Choosing and using mobile access platforms
06 August 2009
The latest statistics from the HSE show that 58 people were killed as a result of falls from height during 2007/8. A further 3235 people suffered major injuries through similar accidents. This means that working at height continues to be the biggest cause of workplace deaths and one of the main causes of major injury.
Choosing and using mobile access platforms
The figures also show that reductions in both achieved in the preceding decade have more or less levelled out in the past four years. The long term trend may be downwards but there
The latest statistics from the HSE show that 58 people were killed as a result of falls from height during 2007/8. A further 3235 people suffered major injuries through similar accidents. This means that working at height continues to be the biggest cause of workplace deaths and one of the main causes of major injury. The figures also show that reductions in both achieved in the preceding decade have more or less levelled out in the past four years. The long term trend may be downwards but there is still much more to do to reduce the risks associated with working at height.The HSE recommends, through the Working at Height Regulations 2005, that working at height should be avoided wherever possible. In many industries, including construction, maintenance, cleaning and arboriculture, it is not possible to eliminate working at height and the emphasis has to be on reducing risk and developing the safest and most effective practices. Selecting the best equipment, providing staff with proper training and adopting a work culture of care and vigilance should be uppermost in everyone's thoughts.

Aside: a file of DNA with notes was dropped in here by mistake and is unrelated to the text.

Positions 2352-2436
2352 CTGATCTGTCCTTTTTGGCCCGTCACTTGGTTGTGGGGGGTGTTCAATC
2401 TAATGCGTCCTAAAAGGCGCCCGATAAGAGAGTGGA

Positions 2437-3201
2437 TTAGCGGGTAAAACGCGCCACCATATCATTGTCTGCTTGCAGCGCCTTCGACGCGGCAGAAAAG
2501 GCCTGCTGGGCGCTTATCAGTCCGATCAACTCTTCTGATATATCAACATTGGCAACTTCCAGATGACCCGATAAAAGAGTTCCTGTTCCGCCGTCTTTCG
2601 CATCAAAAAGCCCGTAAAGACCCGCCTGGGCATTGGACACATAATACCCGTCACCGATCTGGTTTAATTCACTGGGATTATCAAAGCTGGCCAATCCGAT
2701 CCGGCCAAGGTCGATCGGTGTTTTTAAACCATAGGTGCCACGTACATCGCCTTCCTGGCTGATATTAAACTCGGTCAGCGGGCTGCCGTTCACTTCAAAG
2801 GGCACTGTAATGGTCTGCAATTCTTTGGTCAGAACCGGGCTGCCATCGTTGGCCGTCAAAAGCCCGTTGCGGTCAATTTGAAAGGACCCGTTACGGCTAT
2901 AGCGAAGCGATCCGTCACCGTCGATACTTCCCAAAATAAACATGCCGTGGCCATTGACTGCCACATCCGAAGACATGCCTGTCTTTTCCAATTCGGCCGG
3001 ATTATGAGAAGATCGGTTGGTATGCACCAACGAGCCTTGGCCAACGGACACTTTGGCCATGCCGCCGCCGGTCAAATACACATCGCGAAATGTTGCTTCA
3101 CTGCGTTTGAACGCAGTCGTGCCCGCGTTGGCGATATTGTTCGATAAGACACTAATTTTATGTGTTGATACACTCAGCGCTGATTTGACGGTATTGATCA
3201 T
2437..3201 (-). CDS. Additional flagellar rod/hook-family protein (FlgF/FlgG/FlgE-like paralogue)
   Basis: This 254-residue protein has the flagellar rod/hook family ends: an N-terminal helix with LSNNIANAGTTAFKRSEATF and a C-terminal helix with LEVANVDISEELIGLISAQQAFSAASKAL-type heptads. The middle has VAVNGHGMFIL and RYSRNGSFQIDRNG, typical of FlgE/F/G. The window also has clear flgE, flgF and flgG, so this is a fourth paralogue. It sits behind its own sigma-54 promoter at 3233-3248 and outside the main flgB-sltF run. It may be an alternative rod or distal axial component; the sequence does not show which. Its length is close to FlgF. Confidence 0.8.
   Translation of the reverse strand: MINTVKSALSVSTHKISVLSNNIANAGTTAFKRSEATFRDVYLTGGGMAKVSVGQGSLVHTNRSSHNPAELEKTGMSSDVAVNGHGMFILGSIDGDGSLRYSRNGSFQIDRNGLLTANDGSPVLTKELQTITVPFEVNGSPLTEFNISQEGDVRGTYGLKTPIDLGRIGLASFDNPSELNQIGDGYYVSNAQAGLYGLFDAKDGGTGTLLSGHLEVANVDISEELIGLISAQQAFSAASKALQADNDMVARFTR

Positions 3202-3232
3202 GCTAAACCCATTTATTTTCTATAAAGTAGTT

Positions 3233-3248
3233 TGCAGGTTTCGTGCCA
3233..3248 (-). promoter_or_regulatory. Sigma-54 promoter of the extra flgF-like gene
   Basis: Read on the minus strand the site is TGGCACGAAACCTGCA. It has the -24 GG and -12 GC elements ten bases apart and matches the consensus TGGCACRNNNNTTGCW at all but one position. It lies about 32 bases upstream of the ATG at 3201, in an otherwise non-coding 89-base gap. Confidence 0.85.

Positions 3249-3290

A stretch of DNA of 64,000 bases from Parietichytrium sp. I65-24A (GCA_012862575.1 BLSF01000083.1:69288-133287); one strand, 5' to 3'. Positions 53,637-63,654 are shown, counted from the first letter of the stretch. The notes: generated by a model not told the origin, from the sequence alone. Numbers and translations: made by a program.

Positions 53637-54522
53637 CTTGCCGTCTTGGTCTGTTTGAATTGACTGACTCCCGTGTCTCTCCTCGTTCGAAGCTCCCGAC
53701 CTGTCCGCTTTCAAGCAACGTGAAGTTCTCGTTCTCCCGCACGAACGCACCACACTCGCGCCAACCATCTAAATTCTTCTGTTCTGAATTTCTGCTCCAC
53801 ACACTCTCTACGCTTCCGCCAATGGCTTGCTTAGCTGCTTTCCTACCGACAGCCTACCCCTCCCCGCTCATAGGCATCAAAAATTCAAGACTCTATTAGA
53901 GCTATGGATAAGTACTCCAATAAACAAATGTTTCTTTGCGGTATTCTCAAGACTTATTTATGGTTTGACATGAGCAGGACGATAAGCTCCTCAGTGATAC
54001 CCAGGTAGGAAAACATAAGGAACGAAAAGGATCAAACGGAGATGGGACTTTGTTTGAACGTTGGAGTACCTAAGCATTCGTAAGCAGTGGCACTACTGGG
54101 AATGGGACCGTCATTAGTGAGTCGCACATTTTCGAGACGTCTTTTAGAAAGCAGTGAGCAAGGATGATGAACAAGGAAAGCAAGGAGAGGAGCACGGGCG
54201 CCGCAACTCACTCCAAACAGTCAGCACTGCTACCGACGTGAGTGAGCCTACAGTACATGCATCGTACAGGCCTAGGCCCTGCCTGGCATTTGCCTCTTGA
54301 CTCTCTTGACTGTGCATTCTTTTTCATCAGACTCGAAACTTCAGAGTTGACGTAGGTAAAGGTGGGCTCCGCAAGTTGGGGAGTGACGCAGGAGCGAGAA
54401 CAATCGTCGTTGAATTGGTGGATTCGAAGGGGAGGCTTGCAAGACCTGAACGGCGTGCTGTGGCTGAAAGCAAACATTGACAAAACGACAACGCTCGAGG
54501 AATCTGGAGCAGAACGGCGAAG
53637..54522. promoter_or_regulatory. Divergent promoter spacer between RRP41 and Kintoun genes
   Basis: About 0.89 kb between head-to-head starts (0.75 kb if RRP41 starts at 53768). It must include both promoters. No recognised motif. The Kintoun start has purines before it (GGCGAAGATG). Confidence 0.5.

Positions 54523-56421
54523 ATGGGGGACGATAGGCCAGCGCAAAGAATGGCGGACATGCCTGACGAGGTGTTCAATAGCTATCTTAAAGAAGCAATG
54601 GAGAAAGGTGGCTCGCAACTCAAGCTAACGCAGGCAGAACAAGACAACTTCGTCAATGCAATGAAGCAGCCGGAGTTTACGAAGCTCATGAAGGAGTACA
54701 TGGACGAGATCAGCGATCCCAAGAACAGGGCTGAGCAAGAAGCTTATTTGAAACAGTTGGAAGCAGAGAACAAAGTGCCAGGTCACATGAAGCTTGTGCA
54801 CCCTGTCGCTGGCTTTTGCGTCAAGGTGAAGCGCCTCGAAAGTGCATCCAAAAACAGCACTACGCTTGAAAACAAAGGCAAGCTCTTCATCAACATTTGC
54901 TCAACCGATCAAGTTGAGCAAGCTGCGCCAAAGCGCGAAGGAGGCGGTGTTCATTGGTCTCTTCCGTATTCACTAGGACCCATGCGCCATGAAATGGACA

One of the most popular options in recent years has been to use a mobile access platform mounted on a light commercial vehicle. Platforms like these are affordable to purchase and can be driven on a normal driving licence, unlike larger and specialist vehicles which require advanced or HGV licences. They are also attractive for hire companies because the initial purchase cost allows them to be hired out at a daily rate within the pocket of many small businesses while offering a decent rental return over a sensible working lifetime.